What’s Streaming on Your Facebook Feed?

For those who haven’t noticed yet Facebook released their updated news feed, which at first glance, has been hated by many and praised by a select few. With the updated news feed users can see all their friend’s activities.  Users can select to opt-out of receiving the real-time updates of their friends, by going to their friend’s page and clicking on the “Subscribed” button and uncheck the comments option.  It’s a bit of a pain to individually going through all your friends and deselect their likes and comments option, actually so much so I’ve given up and I think that’s what Facebook wants.

With the new real-time updates from friends, I am now inundated with what everyone is listening to on Spotify.  Yes, you can turn that off too by going to your friend’s update and click on the tab at the top right of the update and clicking “hide all Spotify.”   Part of me finds it interesting to see what everyone is listening too. It’s also funny to see what the ‘influencers’ are listening to and then to see other people follow their lead.  Monkey see monkey do! I had an invite to Spotify when they started here in the US but I hadn’t logged in and used it until now.  I just can’t get into streaming music services, especially when I have to pay. I have a pretty extensive music collection where all I need to do is hit shuffle on my music player and I am good to go. –that’s just my personal bias towards the services.

I have a feeling this is just the beginning of social sharing of different music services.  New music services that have popped into my stream this week are from Touch Tunes Digital Jukebox and Radio.

Touch Tunes Digital (http://touchtunes.com)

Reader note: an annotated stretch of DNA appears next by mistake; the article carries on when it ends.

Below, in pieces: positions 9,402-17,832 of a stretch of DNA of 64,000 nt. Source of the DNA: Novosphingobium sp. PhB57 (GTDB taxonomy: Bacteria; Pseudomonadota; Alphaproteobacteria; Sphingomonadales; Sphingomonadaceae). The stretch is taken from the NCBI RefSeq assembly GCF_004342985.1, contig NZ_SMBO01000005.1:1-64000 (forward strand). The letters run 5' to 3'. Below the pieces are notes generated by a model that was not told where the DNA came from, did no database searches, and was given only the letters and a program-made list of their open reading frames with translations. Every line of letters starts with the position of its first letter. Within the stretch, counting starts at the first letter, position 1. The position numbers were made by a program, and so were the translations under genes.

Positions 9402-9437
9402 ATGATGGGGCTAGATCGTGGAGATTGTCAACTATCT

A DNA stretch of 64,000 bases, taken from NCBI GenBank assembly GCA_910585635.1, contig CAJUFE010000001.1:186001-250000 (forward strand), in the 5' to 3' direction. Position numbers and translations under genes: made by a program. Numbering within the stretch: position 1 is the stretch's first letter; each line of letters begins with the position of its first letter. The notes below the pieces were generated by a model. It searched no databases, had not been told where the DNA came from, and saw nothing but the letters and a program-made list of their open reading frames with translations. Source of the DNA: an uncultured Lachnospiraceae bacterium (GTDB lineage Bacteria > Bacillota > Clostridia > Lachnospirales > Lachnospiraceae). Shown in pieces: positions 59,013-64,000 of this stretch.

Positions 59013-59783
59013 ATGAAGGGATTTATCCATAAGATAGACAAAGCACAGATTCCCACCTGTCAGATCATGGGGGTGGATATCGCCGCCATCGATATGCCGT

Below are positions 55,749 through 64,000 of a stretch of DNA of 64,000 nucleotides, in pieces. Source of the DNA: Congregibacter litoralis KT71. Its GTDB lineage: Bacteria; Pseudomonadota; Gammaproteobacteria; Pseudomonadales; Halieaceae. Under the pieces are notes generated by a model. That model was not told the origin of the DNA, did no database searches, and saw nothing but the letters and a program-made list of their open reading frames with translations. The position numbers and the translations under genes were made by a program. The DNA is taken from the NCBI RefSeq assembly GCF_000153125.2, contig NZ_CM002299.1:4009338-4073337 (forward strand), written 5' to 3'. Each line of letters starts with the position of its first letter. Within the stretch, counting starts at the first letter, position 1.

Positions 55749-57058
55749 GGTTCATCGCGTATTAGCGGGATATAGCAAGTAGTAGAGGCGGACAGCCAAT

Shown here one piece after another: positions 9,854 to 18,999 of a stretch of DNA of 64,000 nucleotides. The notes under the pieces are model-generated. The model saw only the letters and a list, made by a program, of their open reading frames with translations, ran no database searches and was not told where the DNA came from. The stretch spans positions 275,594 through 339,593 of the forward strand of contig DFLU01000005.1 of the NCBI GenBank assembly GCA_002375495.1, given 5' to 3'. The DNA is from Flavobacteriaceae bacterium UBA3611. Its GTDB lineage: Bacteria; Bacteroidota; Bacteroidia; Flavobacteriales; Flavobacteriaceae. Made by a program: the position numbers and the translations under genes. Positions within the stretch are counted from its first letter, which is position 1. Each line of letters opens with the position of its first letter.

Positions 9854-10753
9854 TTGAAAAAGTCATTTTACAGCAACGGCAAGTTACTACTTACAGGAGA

My TouchTunes logoTouch Tunes Digital Jukebox is a nifty idea for those who frequent bars and hit up the jukeboxes.  Touch Tunes Digital lets you create and online account with a playlist of songs you listen to.  When you are at a bar with the Touch Tunes Jukebox you can login and all your songs are right there for you to choose from to play.  This is great if you need to set-up a playlist ahead of time.  Granted you still have to pay to play your playlist of songs, but if you are logged into the Jukebox and play your songs you receive bonus credits for songs.  It’s nice to have a perk like that.  The downside to the online listening aspect of Touch Tunes is it doesn’t let you listen to the entire song, just fragments.  Touch Tunes really need to cut a deal with the labels to enable full streaming.

 

RDIO (http://rdio.com/)

RdioLogoRDIO is another online streaming service.  There is a free account to try the service out for 7 days, otherwise streaming music starts at $4.99 a month.  The $4.99 a month package is for web streaming only, if you want to stream on your phone or even your Roku device you need to upgrade to the Unlimited $9.99 a month plan.  The RDIO service is very social friendly enabling you to sharing the music you are listening to with your friends on Facebook, if you choose or just share with your friends you connect with on Rdio.